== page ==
Should I Watch..? 'Easy Rider'
What's the big deal?
Easy Rider is an independently produced road movie released in 1969 and was directed by star Dennis Hopper. Produced by co-star Peter Fonda, the film follows two bikers who travel throughout the southern United States with the proceeds from a recent drug deal. The film was largely improvised between the cast with a script developed in conjunction with Terry Southern. With global takings in excess of $60 million, the film not only spoke to the contemporary youth of the time but also the numerous Hollywood studios who realised that low-budget independent cinema could yield significant returns. It has since become both a landmark picture depicting the Sixties counterculture and also helped usher in a new era in the early Seventies that introduced more auteur directors such as Brian De Palma, Woody Allen, Martin Scorsese and William Friedkin. Such is the film's influence and importance that it was selected for preservation at the National Film Registry at the US Library Of Congress in 1998.
What's it about?
Wyatt and Billy are two bikers who are very much part of the hippie culture of the late Sixties. The two of them have just scored a big drug deal in Los Angeles and decide to ride to New Orleans to celebrate in style during the city's Mardi Gras. Swapping their pick-up truck for two distinctive bikes, the pair carefully disguise the cash inside Wyatt's Stars-and-Stripes decorated gas tank and head off in a grassy haze. Living off the land and relying on the generosity of strangers, Wyatt and Billy encounter a run-down commune led by a hitch-hiker they pick up who gives them some LSD as a thank-you.
However, their free-wheeling lifestyle causes offence to some of the more bigoted members of society and eventually find themselves in jail. After befriending their fellow inmate, alcoholic lawyer George Hanson, the three of them then resume their journey to New Orleans where they discover that George's view on life isn't so different from their own. But will the three of them get to the Big Easy with their continued use of drugs and growing opposition to their presence?
Wyatt / Captain America
Stranger on highway
Peter Fonda, Dennis Hopper & Terry Southern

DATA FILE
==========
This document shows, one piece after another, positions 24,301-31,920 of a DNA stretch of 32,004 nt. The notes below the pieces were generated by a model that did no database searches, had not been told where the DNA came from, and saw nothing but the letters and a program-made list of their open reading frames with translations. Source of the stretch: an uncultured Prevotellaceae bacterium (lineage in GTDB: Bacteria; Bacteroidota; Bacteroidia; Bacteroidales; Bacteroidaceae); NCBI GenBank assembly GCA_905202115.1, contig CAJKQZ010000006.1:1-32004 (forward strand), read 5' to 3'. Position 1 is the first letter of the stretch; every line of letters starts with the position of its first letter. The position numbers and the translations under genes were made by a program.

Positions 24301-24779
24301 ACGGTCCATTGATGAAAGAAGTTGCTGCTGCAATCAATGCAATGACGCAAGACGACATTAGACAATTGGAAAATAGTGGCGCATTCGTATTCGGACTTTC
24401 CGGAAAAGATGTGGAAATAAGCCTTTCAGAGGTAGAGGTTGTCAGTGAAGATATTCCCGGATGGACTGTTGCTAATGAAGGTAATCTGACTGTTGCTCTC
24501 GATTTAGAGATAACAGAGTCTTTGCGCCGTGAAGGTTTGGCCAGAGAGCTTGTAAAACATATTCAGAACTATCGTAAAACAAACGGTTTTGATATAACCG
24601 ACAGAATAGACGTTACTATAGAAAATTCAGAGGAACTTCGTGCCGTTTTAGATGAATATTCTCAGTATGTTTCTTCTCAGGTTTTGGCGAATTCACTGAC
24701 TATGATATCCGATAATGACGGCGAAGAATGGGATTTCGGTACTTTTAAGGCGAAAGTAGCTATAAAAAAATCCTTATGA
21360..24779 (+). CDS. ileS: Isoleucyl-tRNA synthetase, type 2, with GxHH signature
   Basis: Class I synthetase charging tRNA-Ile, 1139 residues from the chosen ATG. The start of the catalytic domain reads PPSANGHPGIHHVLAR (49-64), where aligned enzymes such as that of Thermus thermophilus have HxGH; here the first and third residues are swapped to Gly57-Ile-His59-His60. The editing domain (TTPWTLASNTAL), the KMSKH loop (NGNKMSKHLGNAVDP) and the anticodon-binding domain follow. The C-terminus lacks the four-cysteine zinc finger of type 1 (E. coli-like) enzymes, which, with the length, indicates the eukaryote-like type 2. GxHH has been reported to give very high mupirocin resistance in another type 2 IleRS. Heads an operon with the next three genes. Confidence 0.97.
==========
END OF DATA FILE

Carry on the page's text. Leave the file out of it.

Release Date (UK)
17th October, 1969
Academy Award Nominations
Best Supporting Actor (Nicholson), Best Original Screenplay
What's to like?
For a film improvised by a cast mostly stoned for real, Easy Rider surprises as much as it bemuses at times. The film has a noticeably different vibe to more mainstream cinema at the time with jump-cuts, flashbacks and flash-forwards, improvised dialogue and a soundtrack composed of popular songs at the time instead of an original score - all things which are now commonplace in movies. The film has a stark beauty to it - I especially liked the shot of the two riding their hogs along a desert highway and the sky is awash with colour as the sun is going down, the horizon populated by jet-black mountains and rocky outcrops. It's an easy film to watch, at least for the most part, due to its laid-back charm. However, the film is actually quite angry which might have something to do with the tyrannical behaviour of debutante director Hopper. The film finds little sympathy for any of its characters and even punishes its two lovable leads with a brutal and traumatising bad trip in a ramshackle graveyard.
Fonda and Hopper have great chemistry and deliver some suitably stoned performances but the film belongs to Nicholson who makes an instant impact. His southern drawl, quirky tics and mannerisms make the role his own and gives the film a way in for viewers who don't use and abuse drugs. His broad smile and goofy behaviour also gives the film a warm and sunny centre, wonderfully scored by some classic tunes of the time including the now iconic 'Born To Be Wild' by Steppenwolf. It's impossible to separate the song from the film, such is the film's standing. Today, it feels like a snapshot of a specific time in American history like an actual hippie still living that lifestyle today. It might be old-fashioned but you can still have a laugh.
- Many of the extras in the film were genuine hippies or townspeople recruited on the spot by Hopper. For many of the film's cast, this would be their only film appearance. The movie also marks the only film appearance of music tycoon and convicted murderer Phil Spector who Hopper admits had two things in his favour: his Rolls Royce and his personal bodyguard who both appeared in the film for free.